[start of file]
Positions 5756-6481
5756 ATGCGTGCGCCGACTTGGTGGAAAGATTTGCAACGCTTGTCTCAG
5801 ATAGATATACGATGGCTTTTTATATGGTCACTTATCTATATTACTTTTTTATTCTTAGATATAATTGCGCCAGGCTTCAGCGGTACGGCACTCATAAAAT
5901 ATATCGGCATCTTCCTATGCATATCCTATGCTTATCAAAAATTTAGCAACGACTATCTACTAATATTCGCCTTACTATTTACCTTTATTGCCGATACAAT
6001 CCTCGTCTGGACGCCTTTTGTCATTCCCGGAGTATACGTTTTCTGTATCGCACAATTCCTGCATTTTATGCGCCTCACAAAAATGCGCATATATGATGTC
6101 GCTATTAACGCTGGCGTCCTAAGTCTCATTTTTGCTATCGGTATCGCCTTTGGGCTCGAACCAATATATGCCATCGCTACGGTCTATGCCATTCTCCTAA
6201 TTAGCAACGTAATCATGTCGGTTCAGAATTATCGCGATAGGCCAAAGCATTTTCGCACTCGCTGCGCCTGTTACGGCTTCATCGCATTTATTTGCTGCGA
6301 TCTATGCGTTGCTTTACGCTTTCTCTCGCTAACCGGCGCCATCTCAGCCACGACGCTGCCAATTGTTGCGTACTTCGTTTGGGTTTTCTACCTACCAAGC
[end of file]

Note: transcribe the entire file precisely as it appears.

Positions 5756-6481
5756 ATGCGTGCGCCGACTTGGTGGAAAGATTTGCAACGCTTGTCTCAG
5801 ATAGATATACGATGGCTTTTTATATGGTCACTTATCTATATTACTTTTTTATTCTTAGATATAATTGCGCCAGGCTTCAGCGGTACGGCACTCATAAAAT
5901 ATATCGGCATCTTCCTATGCATATCCTATGCTTATCAAAAATTTAGCAACGACTATCTACTAATATTCGCCTTACTATTTACCTTTATTGCCGATACAAT
6001 CCTCGTCTGGACGCCTTTTGTCATTCCCGGAGTATACGTTTTCTGTATCGCACAATTCCTGCATTTTATGCGCCTCACAAAAATGCGCATATATGATGTC
6101 GCTATTAACGCTGGCGTCCTAAGTCTCATTTTTGCTATCGGTATCGCCTTTGGGCTCGAACCAATATATGCCATCGCTACGGTCTATGCCATTCTCCTAA
6201 TTAGCAACGTAATCATGTCGGTTCAGAATTATCGCGATAGGCCAAAGCATTTTCGCACTCGCTGCGCCTGTTACGGCTTCATCGCATTTATTTGCTGCGA
6301 TCTATGCGTTGCTTTACGCTTTCTCTCGCTAACCGGCGCCATCTCAGCCACGACGCTGCCAATTGTTGCGTACTTCGTTTGGGTTTTCTACCTACCAAGC